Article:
I suppose it’s possible, but it’s hard to imagine a more banal album cover than Bo Benton’s two derivative photos, a front-to-back affair quite unconscious of its silliness. In front, Bo is crawling on a stone table, face turned, hair down, wearing little, thinking less. The outfit has a few â€˜gaps,’ and, on the back cover, you are given the opportunity to gaze at greater detail, and examine two muscled, blindfolded gentlemen, both wearing dog chains at which Bo may, if she so wishes, tug. Her chaperones look awfully pleased, the only happy party to this affair. And, since this thing is obviously not about talent, originality, humor, or anything, really, relevant to art, I won’t spend too much of your time. If this into seems incomplete or unsatisfying, as if Bo is one-dimensional, consider that I have no angle to go on, other than what Bo provides.
“I Know U Want It” has seven tracks, five of which are variations of the title’s single, and “Baller” – there are instrumentals, a cappella, and radio edits of each, in case you’re caught up in Bo’s voice, the quality of the production, or would simply like to spin these tracks for a sensitive audience, chaperoned quite unlike Bo. The title track opens up with some fairly inauspicious production, which I can’t even describe adequately, but not in a complex, M.I.A. kind of way – in brief, some claps, some shakes, and electronic rings, typical second-rate club stuff that is not put together well, nor in any way interesting. No, I am not at all averse to “club” songs in general, hence my invocation of M.I.A., but entertainment, like art, has standards, too. Bo Benton does not meet them, especially lyrically – not even typical club tripe, but, even worse, almost parodies of other bad songs, synthesized to nothing. Structurally, then, it’s hackneyed, offering bridges without substance, vocal distortions and variations without much style.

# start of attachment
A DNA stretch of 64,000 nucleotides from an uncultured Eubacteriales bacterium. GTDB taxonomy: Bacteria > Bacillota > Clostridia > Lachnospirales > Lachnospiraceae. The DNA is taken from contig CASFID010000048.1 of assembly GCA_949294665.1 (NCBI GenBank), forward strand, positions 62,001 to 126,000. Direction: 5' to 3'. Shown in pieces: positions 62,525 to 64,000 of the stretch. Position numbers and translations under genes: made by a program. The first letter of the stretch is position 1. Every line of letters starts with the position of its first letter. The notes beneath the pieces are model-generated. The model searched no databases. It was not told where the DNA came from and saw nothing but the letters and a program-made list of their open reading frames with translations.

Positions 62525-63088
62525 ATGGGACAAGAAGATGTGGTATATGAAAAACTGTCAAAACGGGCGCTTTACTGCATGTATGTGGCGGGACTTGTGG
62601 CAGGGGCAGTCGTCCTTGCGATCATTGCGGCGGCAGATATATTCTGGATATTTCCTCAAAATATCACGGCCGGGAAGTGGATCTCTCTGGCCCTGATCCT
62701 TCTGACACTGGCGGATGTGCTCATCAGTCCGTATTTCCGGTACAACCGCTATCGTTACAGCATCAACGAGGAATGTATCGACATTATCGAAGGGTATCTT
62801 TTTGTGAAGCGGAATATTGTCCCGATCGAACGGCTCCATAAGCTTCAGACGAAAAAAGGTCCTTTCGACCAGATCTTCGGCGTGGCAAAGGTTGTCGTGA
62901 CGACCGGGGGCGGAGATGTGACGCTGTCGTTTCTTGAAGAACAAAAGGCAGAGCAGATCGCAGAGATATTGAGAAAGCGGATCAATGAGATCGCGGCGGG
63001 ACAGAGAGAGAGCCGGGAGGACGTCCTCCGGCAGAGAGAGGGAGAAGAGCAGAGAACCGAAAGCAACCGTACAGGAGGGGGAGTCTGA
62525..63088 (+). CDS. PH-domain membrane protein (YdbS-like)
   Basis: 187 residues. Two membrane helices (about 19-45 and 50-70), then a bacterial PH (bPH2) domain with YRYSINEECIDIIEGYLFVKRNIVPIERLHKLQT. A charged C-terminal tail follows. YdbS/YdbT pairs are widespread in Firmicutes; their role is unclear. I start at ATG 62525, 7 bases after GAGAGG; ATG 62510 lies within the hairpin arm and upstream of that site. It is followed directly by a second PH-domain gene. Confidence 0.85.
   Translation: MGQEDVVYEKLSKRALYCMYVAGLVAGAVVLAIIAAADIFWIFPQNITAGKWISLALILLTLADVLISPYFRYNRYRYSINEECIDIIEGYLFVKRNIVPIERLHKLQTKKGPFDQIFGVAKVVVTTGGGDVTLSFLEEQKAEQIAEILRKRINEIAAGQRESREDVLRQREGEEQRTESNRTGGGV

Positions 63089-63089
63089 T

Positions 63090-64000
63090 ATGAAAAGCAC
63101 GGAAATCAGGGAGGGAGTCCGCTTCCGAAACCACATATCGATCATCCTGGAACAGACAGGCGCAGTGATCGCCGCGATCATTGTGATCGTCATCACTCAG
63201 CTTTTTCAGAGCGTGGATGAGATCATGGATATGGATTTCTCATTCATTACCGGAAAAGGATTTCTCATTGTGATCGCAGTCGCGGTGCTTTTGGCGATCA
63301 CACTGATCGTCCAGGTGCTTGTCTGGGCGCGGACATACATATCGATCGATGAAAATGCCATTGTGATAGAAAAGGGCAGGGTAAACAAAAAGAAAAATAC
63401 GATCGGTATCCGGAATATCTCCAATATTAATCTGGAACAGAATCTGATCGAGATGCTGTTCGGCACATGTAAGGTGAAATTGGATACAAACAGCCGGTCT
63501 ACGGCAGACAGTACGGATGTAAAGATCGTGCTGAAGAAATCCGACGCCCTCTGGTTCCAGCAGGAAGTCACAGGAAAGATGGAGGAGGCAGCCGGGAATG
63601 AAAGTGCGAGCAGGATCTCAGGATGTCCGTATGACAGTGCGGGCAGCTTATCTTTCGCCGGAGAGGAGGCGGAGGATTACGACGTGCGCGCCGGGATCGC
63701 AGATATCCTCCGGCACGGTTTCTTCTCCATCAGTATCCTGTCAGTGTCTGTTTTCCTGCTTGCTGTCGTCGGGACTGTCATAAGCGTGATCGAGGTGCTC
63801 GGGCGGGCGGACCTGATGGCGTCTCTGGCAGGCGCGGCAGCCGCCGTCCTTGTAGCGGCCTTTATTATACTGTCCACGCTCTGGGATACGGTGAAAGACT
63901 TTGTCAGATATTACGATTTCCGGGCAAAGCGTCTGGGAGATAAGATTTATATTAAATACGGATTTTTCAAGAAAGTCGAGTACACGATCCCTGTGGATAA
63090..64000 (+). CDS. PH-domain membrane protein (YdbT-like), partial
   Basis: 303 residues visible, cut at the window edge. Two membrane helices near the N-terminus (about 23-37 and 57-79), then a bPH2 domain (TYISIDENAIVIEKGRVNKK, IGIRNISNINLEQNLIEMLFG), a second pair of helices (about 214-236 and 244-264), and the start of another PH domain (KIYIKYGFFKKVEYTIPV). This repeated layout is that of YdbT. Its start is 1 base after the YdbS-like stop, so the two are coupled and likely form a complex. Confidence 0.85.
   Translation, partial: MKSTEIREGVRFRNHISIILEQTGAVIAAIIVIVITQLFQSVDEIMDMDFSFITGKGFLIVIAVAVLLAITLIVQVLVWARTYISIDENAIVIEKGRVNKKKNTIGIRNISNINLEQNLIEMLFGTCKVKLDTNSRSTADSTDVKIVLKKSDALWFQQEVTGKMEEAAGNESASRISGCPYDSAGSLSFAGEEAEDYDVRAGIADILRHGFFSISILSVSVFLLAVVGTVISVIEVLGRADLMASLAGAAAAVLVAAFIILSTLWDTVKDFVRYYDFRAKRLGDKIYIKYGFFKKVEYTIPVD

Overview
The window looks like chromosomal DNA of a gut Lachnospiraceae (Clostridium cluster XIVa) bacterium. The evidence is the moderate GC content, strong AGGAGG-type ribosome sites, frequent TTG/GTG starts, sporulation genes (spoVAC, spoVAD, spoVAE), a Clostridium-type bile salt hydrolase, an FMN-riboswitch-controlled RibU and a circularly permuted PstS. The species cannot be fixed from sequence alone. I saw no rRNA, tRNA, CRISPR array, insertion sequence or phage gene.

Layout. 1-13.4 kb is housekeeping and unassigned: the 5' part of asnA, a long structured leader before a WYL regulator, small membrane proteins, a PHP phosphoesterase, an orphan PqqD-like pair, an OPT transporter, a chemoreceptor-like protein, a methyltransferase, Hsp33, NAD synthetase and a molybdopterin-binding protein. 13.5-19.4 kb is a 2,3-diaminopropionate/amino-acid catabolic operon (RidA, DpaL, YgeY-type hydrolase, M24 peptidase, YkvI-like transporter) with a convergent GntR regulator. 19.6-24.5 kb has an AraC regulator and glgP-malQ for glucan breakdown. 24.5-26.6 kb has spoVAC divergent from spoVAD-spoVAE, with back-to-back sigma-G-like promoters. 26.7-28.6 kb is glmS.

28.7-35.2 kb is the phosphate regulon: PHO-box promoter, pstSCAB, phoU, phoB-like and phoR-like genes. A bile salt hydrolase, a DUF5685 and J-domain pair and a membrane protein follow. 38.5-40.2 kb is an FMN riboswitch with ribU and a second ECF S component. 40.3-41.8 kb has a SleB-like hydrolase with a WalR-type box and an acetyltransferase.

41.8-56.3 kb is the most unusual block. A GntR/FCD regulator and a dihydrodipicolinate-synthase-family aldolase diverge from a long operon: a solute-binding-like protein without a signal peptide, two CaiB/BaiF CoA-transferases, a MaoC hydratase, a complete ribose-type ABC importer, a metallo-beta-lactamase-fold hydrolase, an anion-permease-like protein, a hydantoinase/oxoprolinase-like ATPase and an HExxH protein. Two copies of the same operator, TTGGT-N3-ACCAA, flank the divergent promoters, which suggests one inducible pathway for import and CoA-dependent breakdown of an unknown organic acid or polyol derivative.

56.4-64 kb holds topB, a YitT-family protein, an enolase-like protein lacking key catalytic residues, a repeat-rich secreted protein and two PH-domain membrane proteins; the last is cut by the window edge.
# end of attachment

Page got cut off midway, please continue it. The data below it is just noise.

Raekwon gets on “Baller” and does not really improve an average track. It’s much darker, although still club-esque, and Bo does not really sing, but rap. And, as a rapper, she is slightly more distinctive, not for her substance, but voice. Even when she sings, it’s quite deep, and offers a nice contrast to most pop music. This is not grating, merely interesting – many of the best artists, including Lou Reed, Bob Dylan, and Vladimir Vysotsky, have had unconventional voices, the last being responsible for completely changing what is and isn’t acceptable in Russian “bard” music. Bo, then, offers something slightly different, without ruining it. That’s not to say it’s good, but there is some potential if she lets go of the silly subject matter as well as the poor structural elements that is almost the hallmark of club music.